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John Artis

In 1966, in Paterson, New Jersey, John Artis, 19, had a promising future. He was an athlete, Boy Scout, altar boy and a college scholarship recipient

He was an African American man driving a white car with Rubin “Hurricane” Carter the same night three people were killed by two other African American men driving the same color car. The only evidence brought against Artis and Carter was presented by a criminal whose testimony earned him $10,000 in rewards and a light…

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He was an African American man driving a white car with Rubin “Hurricane” Carter the same night three people were killed by two other African American men driving the same color car. The only evidence brought against Artis and Carter was presented by a criminal whose testimony earned him $10,000 in rewards and a light sentence. John Artis was sentenced to three concurrent life terms at Rahway Prison with a chance for parole after 15 years.

Perhaps the most shocking part of this story is not that two African American men were wrongly convicted by an all white jury on a shoestring prosecution, but what occurred afterwards. In prison, Artis began teaching Adult Education classes, helping hundreds of men get their GEDs, and become literate. He also became Vice President of the Lifers program, and it was his division that originated the program, Scared Straight. Artis was President of the prison’s branch of the Junior Chamber of Commerce, believing it was his responsibility to actively participate in government. As a prisoner representative, he aired the grievances of prisoners to the guards; attaining small reforms. In 1971, after a riot where guards were taken hostage, Artis convinced the inmates to release the guards. For that accomplishment, Artis was transferred from a maximum-security prison to a minimum security facility where he attended Glassboro State College and earned a degree in Business Administration.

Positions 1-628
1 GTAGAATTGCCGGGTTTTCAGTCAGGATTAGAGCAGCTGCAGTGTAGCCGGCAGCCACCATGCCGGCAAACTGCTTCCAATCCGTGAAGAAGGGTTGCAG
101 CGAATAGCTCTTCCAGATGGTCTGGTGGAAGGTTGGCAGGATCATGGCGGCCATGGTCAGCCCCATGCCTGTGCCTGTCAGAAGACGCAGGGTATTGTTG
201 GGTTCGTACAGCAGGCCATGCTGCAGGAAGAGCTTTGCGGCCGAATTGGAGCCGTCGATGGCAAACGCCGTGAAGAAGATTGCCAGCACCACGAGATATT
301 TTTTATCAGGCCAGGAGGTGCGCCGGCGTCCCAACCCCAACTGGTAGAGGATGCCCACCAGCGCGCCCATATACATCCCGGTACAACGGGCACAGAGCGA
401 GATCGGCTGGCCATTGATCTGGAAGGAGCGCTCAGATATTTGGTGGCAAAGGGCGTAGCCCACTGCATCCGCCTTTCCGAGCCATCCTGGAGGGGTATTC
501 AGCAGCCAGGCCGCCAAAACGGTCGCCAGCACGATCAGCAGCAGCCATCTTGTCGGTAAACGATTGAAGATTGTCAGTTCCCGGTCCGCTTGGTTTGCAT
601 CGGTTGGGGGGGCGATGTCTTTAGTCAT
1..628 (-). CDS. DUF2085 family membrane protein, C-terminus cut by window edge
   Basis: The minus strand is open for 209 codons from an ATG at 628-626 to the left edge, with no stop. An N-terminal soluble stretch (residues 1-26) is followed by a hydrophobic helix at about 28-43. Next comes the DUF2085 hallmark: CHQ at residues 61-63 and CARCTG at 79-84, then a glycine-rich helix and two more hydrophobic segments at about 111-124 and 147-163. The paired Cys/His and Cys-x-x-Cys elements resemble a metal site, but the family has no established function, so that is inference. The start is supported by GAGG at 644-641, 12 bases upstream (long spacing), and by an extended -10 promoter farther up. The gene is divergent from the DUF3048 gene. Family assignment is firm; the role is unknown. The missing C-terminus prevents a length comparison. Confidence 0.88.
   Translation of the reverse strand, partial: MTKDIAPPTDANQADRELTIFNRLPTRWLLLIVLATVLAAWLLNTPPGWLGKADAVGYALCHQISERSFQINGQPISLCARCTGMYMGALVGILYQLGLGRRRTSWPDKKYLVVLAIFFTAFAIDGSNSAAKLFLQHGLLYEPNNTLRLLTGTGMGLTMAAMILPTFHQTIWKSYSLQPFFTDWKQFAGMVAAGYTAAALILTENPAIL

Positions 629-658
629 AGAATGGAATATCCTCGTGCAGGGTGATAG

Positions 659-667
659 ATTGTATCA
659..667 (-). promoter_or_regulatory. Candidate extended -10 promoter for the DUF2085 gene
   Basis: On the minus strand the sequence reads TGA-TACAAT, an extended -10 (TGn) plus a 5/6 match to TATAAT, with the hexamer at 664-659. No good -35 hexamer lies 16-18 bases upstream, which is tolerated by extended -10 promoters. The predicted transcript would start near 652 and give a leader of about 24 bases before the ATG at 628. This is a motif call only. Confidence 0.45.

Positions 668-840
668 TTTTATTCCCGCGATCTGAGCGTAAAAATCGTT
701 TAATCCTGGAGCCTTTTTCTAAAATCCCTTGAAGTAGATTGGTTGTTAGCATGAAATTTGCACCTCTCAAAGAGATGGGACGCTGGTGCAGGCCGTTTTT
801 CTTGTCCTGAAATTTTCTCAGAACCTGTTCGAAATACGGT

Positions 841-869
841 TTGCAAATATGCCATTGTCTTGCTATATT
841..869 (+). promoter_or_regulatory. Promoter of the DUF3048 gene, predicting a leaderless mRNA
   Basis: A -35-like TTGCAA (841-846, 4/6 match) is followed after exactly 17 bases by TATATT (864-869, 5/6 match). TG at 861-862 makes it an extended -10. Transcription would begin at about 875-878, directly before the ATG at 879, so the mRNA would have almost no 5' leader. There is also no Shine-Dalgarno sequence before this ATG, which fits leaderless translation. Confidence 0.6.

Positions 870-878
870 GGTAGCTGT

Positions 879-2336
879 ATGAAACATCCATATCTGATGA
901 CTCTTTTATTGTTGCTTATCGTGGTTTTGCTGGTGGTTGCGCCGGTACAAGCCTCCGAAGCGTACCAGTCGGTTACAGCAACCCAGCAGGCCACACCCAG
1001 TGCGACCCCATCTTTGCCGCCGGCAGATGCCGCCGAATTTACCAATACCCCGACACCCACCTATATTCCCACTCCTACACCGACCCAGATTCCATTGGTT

In 1975 the police told Artis they knew he was innocent and all he had to do was testify that Carter committed the murders and he would be set free. Artis would not lie. He was sent back to prison for six more years. On December 22, 1981, after 15 years, he was freed on parole.

After his release, Artis knew his passion lay with helping young people find direction. He spent two years working at the Pines Residential Center with molested kids who started molesting others. From there, he went to a group home in Norfolk, Virginia, where he taught the children to appreciate life and to plan for the future. Presently, he works at a detention center as a counselor in Norfolk. He counsels kids on the downfalls of drug use, gang membership, and the importance of education. Rubin “Hurricane” Carter calls him a hero, the kids think of him as a savior and his audiences think he is an inspiration.

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Justice & the Legal System: Where Do We Go From Here?

A Conversation With John Artis

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John Artis and Rubin "Hurricane" Carter wrongfully convicted, now standing for Innocence Canada

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